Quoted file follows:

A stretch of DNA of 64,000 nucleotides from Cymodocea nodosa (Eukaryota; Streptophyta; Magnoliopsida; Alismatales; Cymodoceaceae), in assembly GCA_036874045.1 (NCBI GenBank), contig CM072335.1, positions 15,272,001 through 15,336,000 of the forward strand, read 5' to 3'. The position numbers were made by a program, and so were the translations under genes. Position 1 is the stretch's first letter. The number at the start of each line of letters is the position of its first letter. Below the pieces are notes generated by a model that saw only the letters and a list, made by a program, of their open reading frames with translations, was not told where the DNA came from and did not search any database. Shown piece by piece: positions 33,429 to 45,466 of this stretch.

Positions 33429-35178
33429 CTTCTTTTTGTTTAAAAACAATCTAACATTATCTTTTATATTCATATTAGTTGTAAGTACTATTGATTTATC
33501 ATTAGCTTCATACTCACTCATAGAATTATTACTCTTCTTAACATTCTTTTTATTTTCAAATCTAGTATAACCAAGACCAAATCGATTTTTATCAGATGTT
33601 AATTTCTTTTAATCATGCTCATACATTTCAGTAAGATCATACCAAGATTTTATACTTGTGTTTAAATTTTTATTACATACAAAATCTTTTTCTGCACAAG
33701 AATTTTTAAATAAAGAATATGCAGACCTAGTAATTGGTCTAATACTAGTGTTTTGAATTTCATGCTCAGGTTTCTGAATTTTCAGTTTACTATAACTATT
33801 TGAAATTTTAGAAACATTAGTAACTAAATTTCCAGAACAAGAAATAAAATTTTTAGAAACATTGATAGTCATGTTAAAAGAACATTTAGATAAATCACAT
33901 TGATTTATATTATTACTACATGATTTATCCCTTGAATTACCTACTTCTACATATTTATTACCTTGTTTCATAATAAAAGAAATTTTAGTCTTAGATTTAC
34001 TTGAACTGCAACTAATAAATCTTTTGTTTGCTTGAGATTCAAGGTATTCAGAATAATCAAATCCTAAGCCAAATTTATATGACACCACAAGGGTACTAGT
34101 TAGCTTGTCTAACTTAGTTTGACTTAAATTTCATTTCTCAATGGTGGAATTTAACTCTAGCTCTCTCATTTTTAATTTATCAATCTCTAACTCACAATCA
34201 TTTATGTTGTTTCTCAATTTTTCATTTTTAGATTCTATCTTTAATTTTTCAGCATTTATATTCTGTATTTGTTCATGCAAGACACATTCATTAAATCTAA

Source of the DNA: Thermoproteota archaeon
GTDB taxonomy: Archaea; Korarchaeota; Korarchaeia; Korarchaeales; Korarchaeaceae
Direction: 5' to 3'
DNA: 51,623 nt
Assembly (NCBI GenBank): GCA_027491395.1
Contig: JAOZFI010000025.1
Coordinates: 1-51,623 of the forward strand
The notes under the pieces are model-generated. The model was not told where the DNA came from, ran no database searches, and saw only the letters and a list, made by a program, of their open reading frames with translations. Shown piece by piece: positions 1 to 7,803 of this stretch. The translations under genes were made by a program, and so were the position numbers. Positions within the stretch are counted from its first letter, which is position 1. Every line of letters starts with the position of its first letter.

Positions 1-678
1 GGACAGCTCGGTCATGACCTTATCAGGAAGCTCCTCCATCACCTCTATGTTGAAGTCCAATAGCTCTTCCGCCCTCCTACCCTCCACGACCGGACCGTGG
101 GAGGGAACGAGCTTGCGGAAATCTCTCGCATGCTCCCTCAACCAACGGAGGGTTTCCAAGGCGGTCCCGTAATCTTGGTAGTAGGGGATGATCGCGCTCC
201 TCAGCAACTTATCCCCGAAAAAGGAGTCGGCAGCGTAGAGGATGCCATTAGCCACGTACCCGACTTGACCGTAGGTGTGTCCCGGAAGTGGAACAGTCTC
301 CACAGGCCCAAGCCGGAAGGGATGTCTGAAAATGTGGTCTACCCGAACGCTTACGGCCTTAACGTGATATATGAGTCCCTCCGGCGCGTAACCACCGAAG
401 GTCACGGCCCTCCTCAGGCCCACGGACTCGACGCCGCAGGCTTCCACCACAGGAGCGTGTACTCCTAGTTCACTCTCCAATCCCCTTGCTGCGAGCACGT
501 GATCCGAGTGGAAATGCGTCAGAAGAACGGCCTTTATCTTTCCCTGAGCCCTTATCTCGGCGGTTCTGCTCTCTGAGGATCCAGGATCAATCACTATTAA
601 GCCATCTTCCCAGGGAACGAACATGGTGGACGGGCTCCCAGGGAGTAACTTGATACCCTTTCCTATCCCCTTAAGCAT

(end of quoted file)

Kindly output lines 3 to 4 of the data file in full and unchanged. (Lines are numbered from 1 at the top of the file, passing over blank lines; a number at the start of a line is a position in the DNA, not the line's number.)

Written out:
33429 CTTCTTTTTGTTTAAAAACAATCTAACATTATCTTTTATATTCATATTAGTTGTAAGTACTATTGATTTATC
33501 ATTAGCTTCATACTCACTCATAGAATTATTACTCTTCTTAACATTCTTTTTATTTTCAAATCTAGTATAACCAAGACCAAATCGATTTTTATCAGATGTT